Recommended: Doris Salcedo at the Blanton Museum of Art

Colombian artist Doris Salcedo creates in response to the violence and trauma that marks contemporary life in her country.

Salcedo reshapes quotidian materials — tables and chairs, thread and fabric and clothing, simple household furniture — disrupting their everyday familiarity to create dysfunctional objects that are imbued with trauma.

The Blanton Museum of Art on Nov. 7 welcomes an installation of Salcedo’s work in its Klein Gallery which will continue through Feb. 22.   Salcedo will give a  talk at 6 p.m. Friday.

Among the works included is “Atrabiliarios (Defiant).” Salcedo uses shoes that belonged to women who were “disappeared” in the Colombian political, encasing them in wall alcoves behind sheets of translucent animal skin that is crudely stitched to the gallery wall. Reminiscent of the niches found in churchs, Salcedo shoe alcoves are augmented with small casket-like boxes that lie on the gallery floor, also made from the same eerie animal membrane.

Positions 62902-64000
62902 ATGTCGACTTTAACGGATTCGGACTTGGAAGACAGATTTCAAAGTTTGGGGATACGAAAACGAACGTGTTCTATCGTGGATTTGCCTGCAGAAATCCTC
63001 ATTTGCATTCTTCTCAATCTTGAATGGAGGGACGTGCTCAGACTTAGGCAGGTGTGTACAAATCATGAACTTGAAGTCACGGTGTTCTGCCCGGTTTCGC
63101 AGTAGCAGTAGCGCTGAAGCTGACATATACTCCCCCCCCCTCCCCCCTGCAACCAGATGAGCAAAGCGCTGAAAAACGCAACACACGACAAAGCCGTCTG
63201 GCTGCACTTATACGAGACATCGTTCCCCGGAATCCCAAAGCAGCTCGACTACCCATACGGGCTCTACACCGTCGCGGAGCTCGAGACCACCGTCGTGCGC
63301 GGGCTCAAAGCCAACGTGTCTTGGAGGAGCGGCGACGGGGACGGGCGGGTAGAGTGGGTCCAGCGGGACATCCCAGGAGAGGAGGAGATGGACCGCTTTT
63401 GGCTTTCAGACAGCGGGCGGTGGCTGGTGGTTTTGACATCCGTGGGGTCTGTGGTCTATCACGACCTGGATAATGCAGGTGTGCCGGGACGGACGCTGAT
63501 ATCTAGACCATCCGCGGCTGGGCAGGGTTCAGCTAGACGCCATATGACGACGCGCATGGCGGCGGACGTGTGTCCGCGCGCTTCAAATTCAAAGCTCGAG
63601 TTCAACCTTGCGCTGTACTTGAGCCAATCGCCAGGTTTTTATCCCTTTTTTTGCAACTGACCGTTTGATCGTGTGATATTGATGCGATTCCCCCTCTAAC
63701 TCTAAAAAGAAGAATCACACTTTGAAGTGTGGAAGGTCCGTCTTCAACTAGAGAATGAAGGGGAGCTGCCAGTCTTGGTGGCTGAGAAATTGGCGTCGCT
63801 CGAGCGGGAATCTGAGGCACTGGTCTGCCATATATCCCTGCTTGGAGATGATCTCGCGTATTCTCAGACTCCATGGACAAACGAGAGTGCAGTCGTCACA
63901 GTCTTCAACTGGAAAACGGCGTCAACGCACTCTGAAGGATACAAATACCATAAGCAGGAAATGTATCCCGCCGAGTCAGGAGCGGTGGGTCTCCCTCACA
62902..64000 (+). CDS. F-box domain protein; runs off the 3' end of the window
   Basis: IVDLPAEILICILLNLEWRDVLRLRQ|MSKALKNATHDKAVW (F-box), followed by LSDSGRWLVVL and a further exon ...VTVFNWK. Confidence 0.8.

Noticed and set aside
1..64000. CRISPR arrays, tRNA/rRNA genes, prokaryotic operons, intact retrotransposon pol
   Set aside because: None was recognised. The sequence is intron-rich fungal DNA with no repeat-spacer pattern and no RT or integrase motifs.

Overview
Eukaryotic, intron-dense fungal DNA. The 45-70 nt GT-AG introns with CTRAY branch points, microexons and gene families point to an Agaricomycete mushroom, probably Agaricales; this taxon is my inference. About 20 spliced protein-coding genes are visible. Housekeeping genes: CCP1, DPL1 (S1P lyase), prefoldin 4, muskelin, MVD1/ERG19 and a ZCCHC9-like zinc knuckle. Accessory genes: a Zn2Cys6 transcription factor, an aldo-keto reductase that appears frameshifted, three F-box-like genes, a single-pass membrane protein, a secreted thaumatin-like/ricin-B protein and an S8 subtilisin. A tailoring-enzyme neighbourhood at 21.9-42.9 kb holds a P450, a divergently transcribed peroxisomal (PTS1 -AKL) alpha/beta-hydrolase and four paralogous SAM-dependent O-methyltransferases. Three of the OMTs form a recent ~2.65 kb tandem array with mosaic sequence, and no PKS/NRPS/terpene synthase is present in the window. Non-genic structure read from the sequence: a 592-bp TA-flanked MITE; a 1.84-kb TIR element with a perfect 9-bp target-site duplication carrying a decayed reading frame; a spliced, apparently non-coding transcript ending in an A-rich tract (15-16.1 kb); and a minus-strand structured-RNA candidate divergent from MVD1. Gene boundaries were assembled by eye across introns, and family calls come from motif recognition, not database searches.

Blanton Museum of Art, 200 E. Martin Luther King Jr. Blvd.  blantonmuseum.org

 

Doris Salcedo.  "Atrabiliarios [Defiant]," 1992-93. Drywall, shoes, cow bladder, and surgical thread. Collection of Diane and Bruce Halle
Doris Salcedo.
“Atrabiliarios [Defiant],” 1992-93. Drywall, shoes, cow bladder, and surgical thread. Collection of Diane and Bruce Halle

Author: Jeanne Claire van Ryzin

Jeanne Claire van Ryzin is the arts critic for the Austin American-Statesman. She writes about visual art, theater, dance, music, performance, public art, architecture and just about any combination thereof.

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